Introduction. 1. Does Society Need Public Relations?. Media Use and the Term "PR". Criticisms of Public Relations. Popular Press Books Describing the Importance of Public Relations. Professional and Academic Defense of Public Relations. Public Relations and the Marketplace of Ideas. Re-focusing Public Relations. Conclusion. 2. Ethical Implications of Public Relations. What is Public Communication?. Ethical Responsibilities of PR as a Form of Public Communication. Ethical Perspectives. Professional Associations and Ethics. The Boundary-spanning Role of the PR Professional. Tensions for PR Practitioners. Power Relationships. The Power of PR Professionals in the Corporation. A Postmodern Perspective on PR. Conclusion. 3. Who Practices Public Relations?. Corporate-centric Histories of Public Relations. Antagonistic Views of Corporations and Activists. Power and Marginalization. First Reform Era: Abolitionism and Temperance. Second Reform Era: The Muckrakers. Saul Alinsky: Activism in the 1960s. Internet Activism. Labor Unions and Public Relations. Conclusion. 4. Public Relations Influences Society. Marketplace of Ideas. Issues Management: A Framework of Effects on Public Policy. Shaping Public Behavior. Mixing Social and Policy Changes: Direct-to-Consumer Advertising and Big Pharm. Conclusion. 5. Global Effects of Public Relations. Public Diplomacy: Government Public Relations Goes Global. Private Voluntary Organizations: Activism Goes Global. Corporations: Increased Demands from a Global Network of Relationships. Conclusion. Where We Have Been. References. Index.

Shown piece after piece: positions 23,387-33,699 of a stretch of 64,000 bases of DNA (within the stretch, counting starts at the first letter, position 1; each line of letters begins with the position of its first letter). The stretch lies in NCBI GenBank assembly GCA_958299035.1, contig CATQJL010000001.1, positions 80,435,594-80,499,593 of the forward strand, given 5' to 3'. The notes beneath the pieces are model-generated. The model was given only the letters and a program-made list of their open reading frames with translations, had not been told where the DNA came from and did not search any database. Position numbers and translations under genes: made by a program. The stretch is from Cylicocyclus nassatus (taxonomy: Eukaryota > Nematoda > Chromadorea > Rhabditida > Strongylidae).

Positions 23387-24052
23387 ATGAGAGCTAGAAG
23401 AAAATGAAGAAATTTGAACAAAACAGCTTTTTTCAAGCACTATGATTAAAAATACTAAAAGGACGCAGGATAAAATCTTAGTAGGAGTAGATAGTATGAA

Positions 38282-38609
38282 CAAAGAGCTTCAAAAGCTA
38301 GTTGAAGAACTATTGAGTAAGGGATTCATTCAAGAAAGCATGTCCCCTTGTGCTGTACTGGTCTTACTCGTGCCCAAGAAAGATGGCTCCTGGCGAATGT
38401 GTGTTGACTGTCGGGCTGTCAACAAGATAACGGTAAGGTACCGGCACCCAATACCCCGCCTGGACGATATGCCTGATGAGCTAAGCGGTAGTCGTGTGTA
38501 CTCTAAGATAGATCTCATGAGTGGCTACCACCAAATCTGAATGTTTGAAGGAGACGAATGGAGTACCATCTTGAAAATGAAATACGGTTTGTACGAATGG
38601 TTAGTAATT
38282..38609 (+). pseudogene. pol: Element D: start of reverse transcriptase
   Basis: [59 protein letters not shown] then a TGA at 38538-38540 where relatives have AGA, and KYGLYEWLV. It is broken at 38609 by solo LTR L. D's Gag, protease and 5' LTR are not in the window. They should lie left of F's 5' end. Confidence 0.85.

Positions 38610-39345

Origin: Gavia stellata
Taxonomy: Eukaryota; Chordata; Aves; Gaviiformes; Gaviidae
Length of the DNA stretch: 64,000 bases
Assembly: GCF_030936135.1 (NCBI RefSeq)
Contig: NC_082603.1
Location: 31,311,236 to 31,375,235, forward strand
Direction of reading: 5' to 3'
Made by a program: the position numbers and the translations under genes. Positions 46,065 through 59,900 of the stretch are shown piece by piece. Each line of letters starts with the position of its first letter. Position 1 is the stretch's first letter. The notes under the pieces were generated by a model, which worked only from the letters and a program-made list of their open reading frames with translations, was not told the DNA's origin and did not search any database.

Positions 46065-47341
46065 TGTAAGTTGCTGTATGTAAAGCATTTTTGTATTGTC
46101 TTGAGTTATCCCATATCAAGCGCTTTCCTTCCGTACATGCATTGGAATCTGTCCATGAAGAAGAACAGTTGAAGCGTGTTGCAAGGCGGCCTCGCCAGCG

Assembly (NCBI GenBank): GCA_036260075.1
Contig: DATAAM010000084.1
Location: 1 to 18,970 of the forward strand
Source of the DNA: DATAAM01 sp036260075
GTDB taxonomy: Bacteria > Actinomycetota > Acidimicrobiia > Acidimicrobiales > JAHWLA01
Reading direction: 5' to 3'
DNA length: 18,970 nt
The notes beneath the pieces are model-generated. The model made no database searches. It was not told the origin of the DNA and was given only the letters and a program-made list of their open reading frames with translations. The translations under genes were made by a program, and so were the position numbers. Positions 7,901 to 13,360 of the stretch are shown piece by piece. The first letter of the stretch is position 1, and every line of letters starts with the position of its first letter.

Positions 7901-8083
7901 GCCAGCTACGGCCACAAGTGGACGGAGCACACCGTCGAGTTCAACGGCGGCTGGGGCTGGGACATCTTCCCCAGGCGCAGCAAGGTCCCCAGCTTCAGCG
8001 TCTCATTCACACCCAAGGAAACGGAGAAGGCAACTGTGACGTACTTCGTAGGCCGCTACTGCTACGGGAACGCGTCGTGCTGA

W. Timothy Coombs is Associate Professor of Corporate Communication at Eastern Illinois University. He is the author of Ongoing Crisis Communication, Today's Public Relations (co-authored with Robert Heath), and Code Red in the Boardroom. Sherry J. Holladay is Associate Professor of Corporate Communication at Eastern Illinois University. She and Professor Coombs have co-authored three book chapters and six journal articles together.
"Coombs and Holladay have provided a powerful and refreshing perspective on the 'good' and 'bad' in public relations practice. By showing us an alternative to a corporate-centric approach, they shine a light on the possibilities for ethical and effective public relations." --Debra Worley, Department of Communication, Indiana State University "Shining a light of a different hue on PR practice, It's Not Just PR will help you explain PR's value to your boss or any critic of the PR industry." --Doug Newsom, Schieffer School of Journalism, Texas Christian University "This well-argued defense of the field and practice of public relations is in itself as good public relations job, in the best sense of that often-maligned term...the authors make a compelling case that public relations plays a valuable role in society." (Choice)